Information Management (10 credits, compulsory)

    The module introduces the variety of information types encountered in business and the importance that Information Technology plays in underpinning modern business practice, and investigates the purpose of information systems in business. It will promote an understanding of the variety of systems essential for a full and effective use of technology and examine the increasing number of methods of communication in speeding up the use of information. In addition, it will identify effective statistical methods for managing information and decision making within an organisation. (Investigation 50%, Presentation 50%)

    Marketing and Innovation (20 credits, compulsory)

    This module introduces students to marketing principles, and the importance marketing planning. Students will examine how to apply the marketing mix to achieve results. They will learn the underpinning theories and models and apply them to real–world examples. (Written Assignment 40%, Report (Group) 40%, Presentation 20%)

    Research and Study Skills (10 credits, core)

    This module develops the study skills of the students, enabling the production of sound academic writing and introducing the concept of critical thought. It will enable students to develop skills in academic research, writing and reflection. (Written Assignment 100%) 

    Year 2 (Level 5)

    Human Resource Management (20 credits, compulsory)

    This module aims to enable students to understand the development of HRM and the resource view of the organisation. It will discuss the principal functions and activities of Human Resource Management and the contribution to the achievement of organisational objectives.  Students will explore the processes of recruiting, selecting and developing the talent and skills of the organisation, and the links between performance and reward in a contemporary context. (Written Assignments 100%)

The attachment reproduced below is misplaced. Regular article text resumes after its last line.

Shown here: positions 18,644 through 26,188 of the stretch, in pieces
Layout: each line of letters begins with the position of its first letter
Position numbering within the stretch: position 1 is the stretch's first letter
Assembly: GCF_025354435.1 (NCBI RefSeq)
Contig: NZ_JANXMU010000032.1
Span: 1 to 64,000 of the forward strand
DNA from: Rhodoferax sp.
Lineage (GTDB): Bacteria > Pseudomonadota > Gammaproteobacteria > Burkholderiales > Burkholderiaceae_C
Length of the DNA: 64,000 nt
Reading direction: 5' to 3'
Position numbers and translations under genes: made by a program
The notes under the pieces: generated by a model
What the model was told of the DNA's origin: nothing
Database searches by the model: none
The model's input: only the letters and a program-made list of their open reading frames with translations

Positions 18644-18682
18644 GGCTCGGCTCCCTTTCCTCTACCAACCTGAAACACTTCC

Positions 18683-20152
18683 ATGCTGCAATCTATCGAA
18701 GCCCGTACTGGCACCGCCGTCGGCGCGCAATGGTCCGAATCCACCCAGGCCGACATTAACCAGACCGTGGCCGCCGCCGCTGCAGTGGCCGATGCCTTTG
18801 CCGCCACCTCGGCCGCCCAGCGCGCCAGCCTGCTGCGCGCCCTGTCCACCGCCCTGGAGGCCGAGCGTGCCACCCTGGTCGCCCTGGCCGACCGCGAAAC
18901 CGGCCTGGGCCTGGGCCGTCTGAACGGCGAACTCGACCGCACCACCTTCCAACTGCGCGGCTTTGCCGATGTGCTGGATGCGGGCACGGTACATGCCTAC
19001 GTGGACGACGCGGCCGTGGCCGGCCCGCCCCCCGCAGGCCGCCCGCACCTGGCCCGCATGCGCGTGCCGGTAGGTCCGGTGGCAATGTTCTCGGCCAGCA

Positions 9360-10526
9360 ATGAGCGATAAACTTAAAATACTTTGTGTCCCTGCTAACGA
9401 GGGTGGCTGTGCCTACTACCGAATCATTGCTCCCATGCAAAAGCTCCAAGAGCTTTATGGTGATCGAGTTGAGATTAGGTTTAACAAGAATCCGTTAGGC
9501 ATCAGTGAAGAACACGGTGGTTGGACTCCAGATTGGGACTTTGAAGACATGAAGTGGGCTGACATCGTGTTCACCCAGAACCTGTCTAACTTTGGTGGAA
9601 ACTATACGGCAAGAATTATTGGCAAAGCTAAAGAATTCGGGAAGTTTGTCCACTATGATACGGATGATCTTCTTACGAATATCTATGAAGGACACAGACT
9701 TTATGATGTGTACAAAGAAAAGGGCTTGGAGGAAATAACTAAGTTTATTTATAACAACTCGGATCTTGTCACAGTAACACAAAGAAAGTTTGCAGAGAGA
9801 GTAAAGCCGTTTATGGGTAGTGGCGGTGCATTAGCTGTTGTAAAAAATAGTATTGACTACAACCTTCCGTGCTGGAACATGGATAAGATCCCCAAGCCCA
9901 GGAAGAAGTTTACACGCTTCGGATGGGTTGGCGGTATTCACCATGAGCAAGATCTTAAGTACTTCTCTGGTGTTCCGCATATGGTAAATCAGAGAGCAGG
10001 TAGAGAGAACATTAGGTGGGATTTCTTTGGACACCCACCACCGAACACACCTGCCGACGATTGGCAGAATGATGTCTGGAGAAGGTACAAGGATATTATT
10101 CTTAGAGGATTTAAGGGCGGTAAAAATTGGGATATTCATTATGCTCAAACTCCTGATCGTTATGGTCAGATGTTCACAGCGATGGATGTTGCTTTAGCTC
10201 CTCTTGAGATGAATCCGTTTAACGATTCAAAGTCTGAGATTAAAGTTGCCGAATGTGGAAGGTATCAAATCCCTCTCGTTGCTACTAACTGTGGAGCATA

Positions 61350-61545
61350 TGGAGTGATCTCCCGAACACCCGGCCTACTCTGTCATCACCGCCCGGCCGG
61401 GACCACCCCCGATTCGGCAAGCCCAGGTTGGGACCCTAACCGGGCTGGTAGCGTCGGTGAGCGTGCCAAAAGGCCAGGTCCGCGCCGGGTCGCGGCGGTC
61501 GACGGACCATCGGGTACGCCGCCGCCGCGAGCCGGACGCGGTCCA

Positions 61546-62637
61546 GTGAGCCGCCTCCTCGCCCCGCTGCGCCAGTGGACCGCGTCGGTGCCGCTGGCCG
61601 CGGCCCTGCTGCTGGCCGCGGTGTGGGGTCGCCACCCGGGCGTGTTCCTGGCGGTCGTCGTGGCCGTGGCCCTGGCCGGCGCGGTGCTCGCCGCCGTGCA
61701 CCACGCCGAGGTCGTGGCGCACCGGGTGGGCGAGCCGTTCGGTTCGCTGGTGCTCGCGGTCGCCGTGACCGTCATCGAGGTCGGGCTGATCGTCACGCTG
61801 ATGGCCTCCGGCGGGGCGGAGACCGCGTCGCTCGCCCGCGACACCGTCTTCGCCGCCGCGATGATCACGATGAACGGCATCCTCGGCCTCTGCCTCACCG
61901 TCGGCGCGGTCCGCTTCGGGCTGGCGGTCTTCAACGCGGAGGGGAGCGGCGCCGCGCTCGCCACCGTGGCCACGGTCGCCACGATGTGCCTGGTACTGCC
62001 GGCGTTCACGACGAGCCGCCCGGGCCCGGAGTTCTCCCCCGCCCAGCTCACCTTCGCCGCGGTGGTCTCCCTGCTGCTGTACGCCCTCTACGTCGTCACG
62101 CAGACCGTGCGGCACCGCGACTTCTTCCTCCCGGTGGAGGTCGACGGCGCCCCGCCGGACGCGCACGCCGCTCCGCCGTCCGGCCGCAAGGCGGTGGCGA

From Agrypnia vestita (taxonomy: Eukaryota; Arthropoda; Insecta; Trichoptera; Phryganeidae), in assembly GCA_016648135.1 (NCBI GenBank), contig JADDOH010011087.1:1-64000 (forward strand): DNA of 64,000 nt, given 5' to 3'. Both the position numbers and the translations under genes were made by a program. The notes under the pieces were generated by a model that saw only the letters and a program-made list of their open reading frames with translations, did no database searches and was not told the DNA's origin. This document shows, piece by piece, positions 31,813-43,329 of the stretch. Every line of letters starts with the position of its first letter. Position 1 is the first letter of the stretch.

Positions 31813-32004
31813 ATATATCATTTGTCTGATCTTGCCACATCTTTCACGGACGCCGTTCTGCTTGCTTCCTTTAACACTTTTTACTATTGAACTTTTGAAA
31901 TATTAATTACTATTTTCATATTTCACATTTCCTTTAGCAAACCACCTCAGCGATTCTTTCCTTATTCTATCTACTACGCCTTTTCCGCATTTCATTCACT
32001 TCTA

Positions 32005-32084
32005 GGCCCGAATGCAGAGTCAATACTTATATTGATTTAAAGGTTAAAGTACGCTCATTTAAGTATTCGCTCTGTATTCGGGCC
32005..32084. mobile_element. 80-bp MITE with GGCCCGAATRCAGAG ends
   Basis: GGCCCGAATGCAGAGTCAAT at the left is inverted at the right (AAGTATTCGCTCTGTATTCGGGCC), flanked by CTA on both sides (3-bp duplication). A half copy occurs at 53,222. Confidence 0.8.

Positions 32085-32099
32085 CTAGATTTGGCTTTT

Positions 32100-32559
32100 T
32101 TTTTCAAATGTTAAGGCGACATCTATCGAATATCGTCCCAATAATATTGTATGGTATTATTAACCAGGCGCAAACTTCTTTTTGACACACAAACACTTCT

Food and Beverage Management (20 credits, compulsory)

    The Food and Beverage Management module aims to build on previous learning and practical experiences gained in Food and Beverage Operations. It will equip learners with the knowledge and organisational abilities needed to arrange, coordinate, run and evaluate a food and beverage event, while taking into account the many diverse elements required to successfully manage such an event.  Alongside these skills, the module will identify and acknowledge how food and beverage provision is effectively managed across a range of hospitality business models and will determine how food and beverage operations can impact on business revenues and profit. (Written Assignment 30%, Report 30%, Group practical 40%) 

    Food Tourism (20 credits, compulsory)

    Food tourism has become one of the fastest growing sectors of the tourism industry with its many facets recognised as being significant drivers of economic development. This module aims to recognise and research the scope of food and drink tourism experiences while providing a wider appreciation of the interrelationships between foods, the tourist and the tourism product. The promotion of culinary heritage and food culture along with levels of motivation to travel will be investigated. Political influences on the development of regional foods and local identity are explored with consideration to economic, physical and social impacts. (Written Assignment 40%, Presentation 60%)

    Conference and Event Management (20 credits, compulsory)

    This module will develop the students understanding of the diversity, protocols and operations underpinning the modern conference and event management sector; developing and applying skills that take into consideration the holistic design and operational factors required to meet client needs. (Report 40%, Case Study 60%)